Neither the world headquarters nor North American offices of Hanban responded to inquiries sent by email. In his new book, China in and Beyond the Headlines, China analyst Lionel Jensen cites two examples of CI programs “overreaching.” In Israel, a judge ruled that in 2008, an administrator at Tel Aviv University unfairly cancelled an art exhibit of Falun Gong, a spiritual group repressed by China, out of fear of losing CI money and support. In Sweden, accusations by staff members at the University of Stockholm that the CI spied for the Chinese embassy were found to be inconclusive, but led the school to change its program, according to Jensen. He says the notion of a foreign government having a presence at universities is disturbing. Also, it’s unclear where China gets the funds for the Confucius Institute program, he says. While the program can be useful, he says, the cultural offerings seem shallow and the value of CI-brokered research collaborations has yet to surface.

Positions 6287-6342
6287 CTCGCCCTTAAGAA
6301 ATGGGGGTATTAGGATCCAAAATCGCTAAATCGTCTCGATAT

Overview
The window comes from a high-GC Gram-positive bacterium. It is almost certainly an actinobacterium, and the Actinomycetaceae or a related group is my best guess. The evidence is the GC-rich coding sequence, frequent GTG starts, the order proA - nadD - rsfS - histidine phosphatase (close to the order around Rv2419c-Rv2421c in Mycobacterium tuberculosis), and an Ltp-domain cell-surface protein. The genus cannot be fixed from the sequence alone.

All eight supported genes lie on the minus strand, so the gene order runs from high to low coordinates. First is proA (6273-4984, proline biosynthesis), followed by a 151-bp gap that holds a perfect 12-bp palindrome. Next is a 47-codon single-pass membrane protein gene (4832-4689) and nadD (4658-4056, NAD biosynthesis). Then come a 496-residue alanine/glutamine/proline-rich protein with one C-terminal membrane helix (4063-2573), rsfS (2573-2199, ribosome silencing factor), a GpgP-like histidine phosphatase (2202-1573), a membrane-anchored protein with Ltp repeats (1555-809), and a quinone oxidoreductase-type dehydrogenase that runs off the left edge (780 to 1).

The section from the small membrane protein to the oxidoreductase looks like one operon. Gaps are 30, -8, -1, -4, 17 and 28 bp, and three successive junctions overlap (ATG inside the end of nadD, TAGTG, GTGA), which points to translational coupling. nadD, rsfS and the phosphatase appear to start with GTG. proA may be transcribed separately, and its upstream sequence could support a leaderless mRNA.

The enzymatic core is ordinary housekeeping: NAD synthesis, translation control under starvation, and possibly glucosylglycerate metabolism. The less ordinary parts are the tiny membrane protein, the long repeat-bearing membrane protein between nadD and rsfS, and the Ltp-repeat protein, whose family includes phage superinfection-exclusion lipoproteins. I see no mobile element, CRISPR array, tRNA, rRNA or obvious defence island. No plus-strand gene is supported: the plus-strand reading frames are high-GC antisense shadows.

Jim Cooney, vice provost for international affairs at Colorado State University, which is starting a CI, says the university examined the program very closely and feels comfortable with it. Its CI will partner with Hunan University in Changsha with a main focus on water and sustainability.
“There’s no indication they [Hanban] are heavy-handed with the program,” he says.
“The university could always pull out, if need be,” he said. It’s not like we have our hands tied.”